North Western Province consists of the Kurunegala and Puttlalam district, and the Kurunegala district accounts for 70% of the population from North Western Province. This district had a total mid-year population of 1,618,465 with 95% residing rurally. Based on the 2012 census, 22% of the population was less than 12 years old in the North Western Province [25]. Data was collected from all 45 hospitals in Kurunegala district (44 primary hospitals and 1 tertiary referral centre). All patients (both adults and paediatric) who were admitted to these hospitals with a history of acute accidental or intentional poisoning were included in the study. From this, data from a paediatric population was obtained to assess the epidemiology of paediatric poisoning in Kurunegala district, Sri Lanka.

Data collection

Trained research assistants visited primary hospitals (n = 44) once a month and traced acute poisoning admissions of previous month from the hospital admission book. Then patients’ details of traced admissions were collected from the hospital record room and the medical record scanned. Data including circumstances of exposure, clinical assessments, treatments and outcome details were recorded by medical staff. Data were extracted from patient’s record and then entered into a Microsoft Access database. Data from the referral hospital (n = 1) was collected prospectively as a part of an ongoing observational cohort study and entered into a cohort database by research assistants. Both these databases include all poisoning (intentional and unintentional) among all age groups.

Identification of the poisoning was based on different methods as described elsewhere [26, 27]. If the patient was poisoned with agrochemicals, chemicals or medicines, typically most of the guardians presented with the substances containers or packages. If the patient ingested plants, some guardians verbally confirm the ingested plants and some of the guardians brought the parts of the plants.

A subset of data was extracted from the primary hospital and the cohort database to identify paediatric patients (age ≤ 12 years) admitted following acute poisoning (from March 2011 to February 2013). Socio-demographic data (age, gender); exposure data (agents ingested/exposed, and circumstance of poisoning exposure); clinical details (symptoms, decontamination, use of antidotes); and outcomes (survival/fatality) were extracted. Identification of patients transferred from primary hospitals to the referral hospitals was done by using a data linkage computer algorithm to search the primary and referral hospital’s study database. Data linkage was done by matching transfer dates and admission dates, name, age, gender and poisoning type. In the case of algorithm failing, manual checking was performed.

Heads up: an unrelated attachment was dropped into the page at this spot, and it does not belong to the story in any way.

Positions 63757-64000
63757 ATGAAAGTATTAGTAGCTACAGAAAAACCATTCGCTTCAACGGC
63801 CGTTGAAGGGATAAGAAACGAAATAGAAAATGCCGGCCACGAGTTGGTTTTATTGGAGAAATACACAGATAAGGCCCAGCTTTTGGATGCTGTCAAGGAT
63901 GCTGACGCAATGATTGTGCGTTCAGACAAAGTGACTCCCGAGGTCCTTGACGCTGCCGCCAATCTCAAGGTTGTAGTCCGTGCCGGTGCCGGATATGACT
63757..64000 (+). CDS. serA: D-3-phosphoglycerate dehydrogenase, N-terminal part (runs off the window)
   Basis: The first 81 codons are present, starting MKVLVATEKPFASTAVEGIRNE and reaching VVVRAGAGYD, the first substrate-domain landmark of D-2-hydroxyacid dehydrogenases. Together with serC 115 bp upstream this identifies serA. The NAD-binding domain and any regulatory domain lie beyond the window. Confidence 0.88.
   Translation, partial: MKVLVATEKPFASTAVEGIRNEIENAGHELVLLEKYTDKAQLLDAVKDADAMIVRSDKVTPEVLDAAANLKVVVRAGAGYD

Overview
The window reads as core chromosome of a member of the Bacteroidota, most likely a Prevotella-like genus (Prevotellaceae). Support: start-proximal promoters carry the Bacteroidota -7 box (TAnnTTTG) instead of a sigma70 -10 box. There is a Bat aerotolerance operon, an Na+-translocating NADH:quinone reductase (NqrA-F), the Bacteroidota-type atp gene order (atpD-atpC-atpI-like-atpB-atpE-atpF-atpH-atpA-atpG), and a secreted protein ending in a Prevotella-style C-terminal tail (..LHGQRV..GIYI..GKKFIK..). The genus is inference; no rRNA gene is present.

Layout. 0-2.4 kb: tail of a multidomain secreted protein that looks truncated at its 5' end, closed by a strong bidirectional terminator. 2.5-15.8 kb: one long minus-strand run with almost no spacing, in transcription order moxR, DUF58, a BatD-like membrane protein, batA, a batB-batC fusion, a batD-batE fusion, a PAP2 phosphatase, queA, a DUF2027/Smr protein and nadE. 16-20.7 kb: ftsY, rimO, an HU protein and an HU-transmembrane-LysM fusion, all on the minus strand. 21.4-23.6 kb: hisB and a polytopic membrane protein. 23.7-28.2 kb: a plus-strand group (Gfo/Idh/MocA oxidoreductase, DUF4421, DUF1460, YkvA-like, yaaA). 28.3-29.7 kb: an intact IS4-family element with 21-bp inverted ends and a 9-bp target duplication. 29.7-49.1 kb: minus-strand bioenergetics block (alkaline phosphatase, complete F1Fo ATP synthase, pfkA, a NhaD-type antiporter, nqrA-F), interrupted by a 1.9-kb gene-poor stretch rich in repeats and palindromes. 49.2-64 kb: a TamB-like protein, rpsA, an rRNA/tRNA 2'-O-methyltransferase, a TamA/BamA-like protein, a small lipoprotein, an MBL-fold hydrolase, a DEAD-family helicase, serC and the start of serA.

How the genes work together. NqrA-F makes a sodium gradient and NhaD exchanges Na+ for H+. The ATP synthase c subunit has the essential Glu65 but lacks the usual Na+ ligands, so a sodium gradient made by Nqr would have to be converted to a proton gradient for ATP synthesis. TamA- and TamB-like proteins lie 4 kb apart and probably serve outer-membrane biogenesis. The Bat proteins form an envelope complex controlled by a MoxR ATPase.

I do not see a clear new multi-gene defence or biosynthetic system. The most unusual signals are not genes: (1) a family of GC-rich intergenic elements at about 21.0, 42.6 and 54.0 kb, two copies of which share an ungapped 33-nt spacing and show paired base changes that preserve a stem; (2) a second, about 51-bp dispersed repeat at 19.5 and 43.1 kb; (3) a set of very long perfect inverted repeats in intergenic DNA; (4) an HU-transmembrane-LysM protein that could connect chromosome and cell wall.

Statistical analysis

The annual midyear-populations on or below 12 years of age in 2012 Kurunegala district was used as the denominator in order to compute the paediatric population incidence of hospitalized poisoning. There were 349,115 children in the 0- to 12-year age group within the Kurunegala district.

“Observed” paediatric hospitalized poisoning incidence was calculated using three different possible admission datasets (outlined below). This was compared to what is considered the most accurate method as described by Senarathna et al., 2012, namely, the sum of all admissions to primary hospitals and to the referral hospital, minus all inter-hospital transfers [21].

The three data sets were:

  1. i)

    All admissions to primary hospitals only;

  2. ii)

    All admissions to the referral hospital only, both direct and referred from a primary hospital;

  3. iii)

    The sum of all recorded admissions to primary hospitals and to the referral hospital (“all admissions”, the routine method used for government statistics, which counts referrals twice).

Summary statistics were used to describe different variables. Mean, median, interquartile ranges and proportions were used for descriptive statistics. Proportion comparison was used to examine the pattern of poisoning among gender and age groups. 95% confidence intervals (CI) were calculated for differences in proportions where indicated. MedCalc version 15.11.4 was used to compare two rates of patients according to the age adjusted incidence.

Ethical approval

This randomized control trial was approved by the Ethical Review Committees of, Faculty of Medicine, University of Peradeniya, Sri Lanka (EC/2007/98) and Human Resource Ethics Committee, University of New South Wales, Australia (HREC 10129).


Incidence of poisoning

During the 24 month study period, 422 children were admitted to all hospitals in Kurunegala district. Age adjusted annual incidence of poisoning in the study area was 60.4 per 100,000 inhabitants from 1 to 12 years of age and there were no patients aged under 1 year old. Of all patients, 69% were less than 6 years of age.